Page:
Once again, another study has connected sleep deprivation with cognitive function. And, it provides some good news and some bad news. The bad news is that if a party witnesses an event while sleep deprived, and then is asked later to recall the event while still sleep deprived, she will recall it inaccurately; that is, she will have a false memory of it. However, the good news is that if she witnesses an event while sleep deprived but is allowed to get some sleep so that the event can be encoded in her brain, and then is asked to recall what she saw, her memory will be more accurate.

In a study conducted by psychological scientist Steven J. Frenda of the University of California at Irvine with colleagues, as reported in Psychological Science on July 16, 2014, these researchers determined that, "....sleep-deprived people who viewed photographs of a crime being committed and then read false information about the photos were more likely to report remembering the false details in the photos than were those who got a full night's sleep." (Association for Psychological Science at p.1.)

To conduct the study, the researchers recruited 104 college age participants. They were assigned to one of 4 groups:

Two groups were presented with a series of photos depicting a crime being committed as soon as they arrived to the lab - one group was then allowed to go to sleep, while the other group had to stay awake all night in the lab. The remaining two groups did things in the reverse order - they either slept or stayed awake all night and then viewed the crime photos in the morning.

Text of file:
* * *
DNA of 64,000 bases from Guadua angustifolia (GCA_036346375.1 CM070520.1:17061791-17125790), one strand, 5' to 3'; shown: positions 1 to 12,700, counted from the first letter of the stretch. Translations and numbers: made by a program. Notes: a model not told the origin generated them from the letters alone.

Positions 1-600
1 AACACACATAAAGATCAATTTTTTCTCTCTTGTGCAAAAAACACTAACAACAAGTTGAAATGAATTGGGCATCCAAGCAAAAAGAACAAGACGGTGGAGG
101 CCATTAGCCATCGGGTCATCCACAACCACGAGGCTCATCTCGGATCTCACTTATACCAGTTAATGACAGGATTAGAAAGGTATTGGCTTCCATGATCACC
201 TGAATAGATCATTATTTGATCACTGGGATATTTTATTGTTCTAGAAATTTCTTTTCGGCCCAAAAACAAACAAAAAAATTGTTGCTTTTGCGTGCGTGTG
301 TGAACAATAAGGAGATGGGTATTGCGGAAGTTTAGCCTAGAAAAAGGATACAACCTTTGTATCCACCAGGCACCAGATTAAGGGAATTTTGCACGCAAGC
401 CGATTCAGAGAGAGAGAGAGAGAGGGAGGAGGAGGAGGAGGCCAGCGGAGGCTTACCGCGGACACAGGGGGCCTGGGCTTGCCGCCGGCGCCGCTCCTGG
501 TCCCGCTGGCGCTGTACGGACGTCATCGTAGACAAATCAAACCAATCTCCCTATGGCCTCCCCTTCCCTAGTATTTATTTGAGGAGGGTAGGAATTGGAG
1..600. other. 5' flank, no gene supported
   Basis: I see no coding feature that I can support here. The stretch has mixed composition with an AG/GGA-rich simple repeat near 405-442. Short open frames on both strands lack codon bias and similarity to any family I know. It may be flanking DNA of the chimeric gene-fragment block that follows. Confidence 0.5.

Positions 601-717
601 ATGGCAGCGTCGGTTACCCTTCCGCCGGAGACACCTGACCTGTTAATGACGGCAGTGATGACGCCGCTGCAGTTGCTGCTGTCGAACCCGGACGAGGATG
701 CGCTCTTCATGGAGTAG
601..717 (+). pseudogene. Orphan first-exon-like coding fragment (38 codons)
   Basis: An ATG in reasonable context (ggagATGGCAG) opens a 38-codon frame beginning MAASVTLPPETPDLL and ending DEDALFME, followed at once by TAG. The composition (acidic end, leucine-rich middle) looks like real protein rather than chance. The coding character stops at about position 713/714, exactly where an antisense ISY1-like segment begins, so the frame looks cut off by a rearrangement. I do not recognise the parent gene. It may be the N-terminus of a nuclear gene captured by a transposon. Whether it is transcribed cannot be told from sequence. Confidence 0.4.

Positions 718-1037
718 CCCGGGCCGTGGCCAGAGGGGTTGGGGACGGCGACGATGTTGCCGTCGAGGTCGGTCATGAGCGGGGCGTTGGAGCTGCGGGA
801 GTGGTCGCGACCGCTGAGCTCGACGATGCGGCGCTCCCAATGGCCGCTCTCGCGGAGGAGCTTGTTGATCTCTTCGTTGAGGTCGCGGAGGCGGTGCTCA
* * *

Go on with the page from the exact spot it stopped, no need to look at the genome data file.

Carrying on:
In the second part of the experiment, the participants read narratives containing statements that contradicted what the photographs actually showed. For instance, a text description might say that the thief put a stolen wallet in his pants pocket, whereas the photo shows him putting it in his jacket.

The researchers found that only those students who had been sleep deprived for all parts of the experiment - that is, they viewed the photos, read the narratives, and took the memory test after having stayed up all night - were more likely to report the false details from the text narrative as having been present in the crime photos.

The students who viewed the photos before staying up all night, however, were no more susceptible to false memories than the students who'd been allowed to sleep. (Id.)

Thus, there is now one more study that questions the accuracy of eyewitness testimony of or identifications by a person who is trying to get by on less and less sleep. If a person has been sleep deprived (for example, less than 5 hours a night) at the time of witnessing an event, even as mundane as an automobile accident, her memory as to what occurred may be far from accurate. That is, viewing something when one is in a very tired state will not make for an accurate memory of what was witnessed.

So... the next time the facts are in dispute or even if they are not, before accepting unquestionably the recollection of one of the parties as to what occurred, you may first want to ask her about how much sleep she was getting at the time she witnessed the event and then immediately afterwards. If the witness was very tired, or sleep deprived at the time of witnessing the event, her testimony may not be so reliable.

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By Phyllis G. Pollack

Phyllis G. Pollack is a full time neutral in Los Angeles where, as President of PGP Mediation, she focuses on business, real estate, contract and “lemon law” disputes. She may be reached at Phone: 213-630-8810 / phyllis@pgpmediation.com / Website: www.pgpmediation.com